9781888569858-ch33

Partnerships for a Common Purpose: Cooperative Fisheries Research and Management

Opportunities for Linking Cooperative Research and Management: Partners’ Needs and Interests

Gary L. Graham

doi: https://doi.org/10.47886/9781888569858.ch33

Although cooperative research in the southeast has been ongoing for many years, it has not been as significant or formal as in other regions. This is primarily due to funding allocations that have been directed to the Gulf of Mexico and South Atlantic fisheries. Cooperative research has primarily been conducted through Sea Grant programs, through the Gulf & South Atlantic Fisheries Foundation, and recently in NOAA Fisheries. If a valid commitment exists to expand formal cooperative research in the Gulf of Mexico and the South Atlantic, a need exists to educate the entire fishing industry, both commercial and recreational sectors, to its implications and structure. The same concept of educating the industries should be applied to cooperative management. Comanagement, as practiced in other regions and foreign countries (i.e., New Zealand), is not understood by the majority of industry members. Educational efforts should be applied to expand this concept if genuine interest exists from management and scientific entities.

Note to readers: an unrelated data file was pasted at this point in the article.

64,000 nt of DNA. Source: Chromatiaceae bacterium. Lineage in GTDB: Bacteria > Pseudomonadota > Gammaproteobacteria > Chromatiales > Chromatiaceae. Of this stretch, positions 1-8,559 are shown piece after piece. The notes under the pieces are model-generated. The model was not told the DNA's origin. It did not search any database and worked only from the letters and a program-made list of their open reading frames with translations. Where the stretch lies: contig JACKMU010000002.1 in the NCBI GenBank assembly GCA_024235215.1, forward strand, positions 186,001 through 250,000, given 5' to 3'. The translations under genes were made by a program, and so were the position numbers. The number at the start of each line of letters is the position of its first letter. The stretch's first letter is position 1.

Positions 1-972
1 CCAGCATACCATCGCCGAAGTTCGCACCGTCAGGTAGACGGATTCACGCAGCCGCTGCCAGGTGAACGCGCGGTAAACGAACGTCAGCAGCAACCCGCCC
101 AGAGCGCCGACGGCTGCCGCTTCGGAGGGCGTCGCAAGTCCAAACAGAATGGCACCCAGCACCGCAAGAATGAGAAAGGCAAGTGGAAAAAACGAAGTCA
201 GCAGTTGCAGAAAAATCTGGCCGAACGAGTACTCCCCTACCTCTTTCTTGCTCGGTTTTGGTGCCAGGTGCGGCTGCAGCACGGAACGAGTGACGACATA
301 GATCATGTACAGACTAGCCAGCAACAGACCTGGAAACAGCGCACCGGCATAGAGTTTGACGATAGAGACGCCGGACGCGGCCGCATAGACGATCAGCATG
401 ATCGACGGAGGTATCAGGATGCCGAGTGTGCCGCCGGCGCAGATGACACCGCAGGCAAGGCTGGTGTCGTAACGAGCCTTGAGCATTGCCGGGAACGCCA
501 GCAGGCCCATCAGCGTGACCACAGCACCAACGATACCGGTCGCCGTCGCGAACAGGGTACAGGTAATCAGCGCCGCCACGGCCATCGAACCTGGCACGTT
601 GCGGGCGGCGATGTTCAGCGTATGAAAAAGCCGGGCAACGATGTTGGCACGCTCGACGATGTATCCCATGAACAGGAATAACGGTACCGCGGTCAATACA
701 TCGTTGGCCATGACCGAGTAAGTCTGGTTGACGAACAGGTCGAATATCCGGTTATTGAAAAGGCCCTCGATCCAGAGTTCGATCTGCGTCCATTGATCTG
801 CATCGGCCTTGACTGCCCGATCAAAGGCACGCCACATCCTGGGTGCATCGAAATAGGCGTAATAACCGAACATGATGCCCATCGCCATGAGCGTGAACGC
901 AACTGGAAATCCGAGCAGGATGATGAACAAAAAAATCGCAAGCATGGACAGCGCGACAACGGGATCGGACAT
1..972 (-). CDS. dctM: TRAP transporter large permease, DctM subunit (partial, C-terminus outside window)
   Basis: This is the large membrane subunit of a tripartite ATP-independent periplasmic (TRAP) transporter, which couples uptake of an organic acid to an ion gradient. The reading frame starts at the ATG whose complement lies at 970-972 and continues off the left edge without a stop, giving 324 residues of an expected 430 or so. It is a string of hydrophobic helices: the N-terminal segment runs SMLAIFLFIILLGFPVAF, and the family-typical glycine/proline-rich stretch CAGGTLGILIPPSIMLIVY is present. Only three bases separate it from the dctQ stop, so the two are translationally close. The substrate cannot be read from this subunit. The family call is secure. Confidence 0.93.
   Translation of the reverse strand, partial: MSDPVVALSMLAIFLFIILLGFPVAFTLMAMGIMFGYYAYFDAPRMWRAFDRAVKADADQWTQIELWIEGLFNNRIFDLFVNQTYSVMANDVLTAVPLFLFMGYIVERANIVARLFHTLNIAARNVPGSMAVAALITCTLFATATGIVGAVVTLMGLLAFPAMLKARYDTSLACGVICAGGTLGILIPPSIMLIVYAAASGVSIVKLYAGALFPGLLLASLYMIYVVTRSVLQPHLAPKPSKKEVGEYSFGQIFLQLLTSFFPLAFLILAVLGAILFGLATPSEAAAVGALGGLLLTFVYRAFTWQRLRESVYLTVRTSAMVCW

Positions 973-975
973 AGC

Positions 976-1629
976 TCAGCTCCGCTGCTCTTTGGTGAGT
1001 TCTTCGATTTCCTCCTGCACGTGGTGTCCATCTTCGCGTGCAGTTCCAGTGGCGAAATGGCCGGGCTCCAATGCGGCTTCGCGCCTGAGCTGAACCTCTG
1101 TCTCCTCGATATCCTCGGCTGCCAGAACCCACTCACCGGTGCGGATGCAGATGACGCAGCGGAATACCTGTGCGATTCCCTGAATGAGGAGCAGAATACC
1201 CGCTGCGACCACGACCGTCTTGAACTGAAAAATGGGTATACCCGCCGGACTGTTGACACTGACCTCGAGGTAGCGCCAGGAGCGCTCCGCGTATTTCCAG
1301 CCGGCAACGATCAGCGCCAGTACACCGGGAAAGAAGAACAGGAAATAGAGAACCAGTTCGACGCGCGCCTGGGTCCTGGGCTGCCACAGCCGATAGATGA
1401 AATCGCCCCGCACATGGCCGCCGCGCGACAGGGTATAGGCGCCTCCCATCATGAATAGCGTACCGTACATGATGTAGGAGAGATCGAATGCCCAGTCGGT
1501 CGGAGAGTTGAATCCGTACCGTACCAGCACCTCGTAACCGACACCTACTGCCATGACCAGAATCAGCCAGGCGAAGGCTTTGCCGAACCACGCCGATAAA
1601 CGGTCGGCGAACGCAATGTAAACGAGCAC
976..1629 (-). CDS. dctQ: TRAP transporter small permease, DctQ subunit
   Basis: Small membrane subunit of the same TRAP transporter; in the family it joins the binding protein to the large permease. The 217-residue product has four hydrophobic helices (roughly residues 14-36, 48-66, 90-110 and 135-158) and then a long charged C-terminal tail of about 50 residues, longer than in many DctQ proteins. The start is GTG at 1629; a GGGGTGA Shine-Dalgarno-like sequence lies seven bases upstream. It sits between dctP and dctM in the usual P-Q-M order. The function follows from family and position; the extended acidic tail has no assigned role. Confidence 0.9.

Linkage among collaborators is an important part of initiating successful cooperative research and management. Once a project has been defined, it is vitally important that both parties consider the research project to be important and have a clear understanding of the expectations of each other. It is my opinion that not every scientist or every fisherman is suitable for cooperative research. It is important, however, that those who are be linked up. This important coupling can take place through those knowledgeable with the fishing industry and the scientific community— nongovernmental organizations (NGOs), universities, regulatory agencies, and so forth. Gatekeepers should be identified and utilized. An example of linking expertise is reflected with a recent Sea Grant research project in Texas. Professors in the Oceanography Department were awarded a project to determine impacts of trawling in the bay system relative to suspension of bottom sediments and pollutants. A portion of this study was to determine potential damage of shrimp trawls to bottom habitat. Needless to say, there was some hesitancy by industry to collaborate in this investigation. After I conferred with an industry NGO and discussed the importance of utilizing typical gear versus gear utilized by scientists not familiar with trawls, fishermen volunteered to provide vessels and equipment to collaborate in the study. A meeting to discuss the investigations was conducted, which included the scientists and collaborating fishermen. Habitat and seabed conditions were agreed upon in addition to experimental design. Conclusions from the investigations indicated that episodic events (i.e., storms and cold fronts) impacted suspension of seabed sediments in the bay more than effects of trawling. This is only one example of proper linkage between industry and the research community.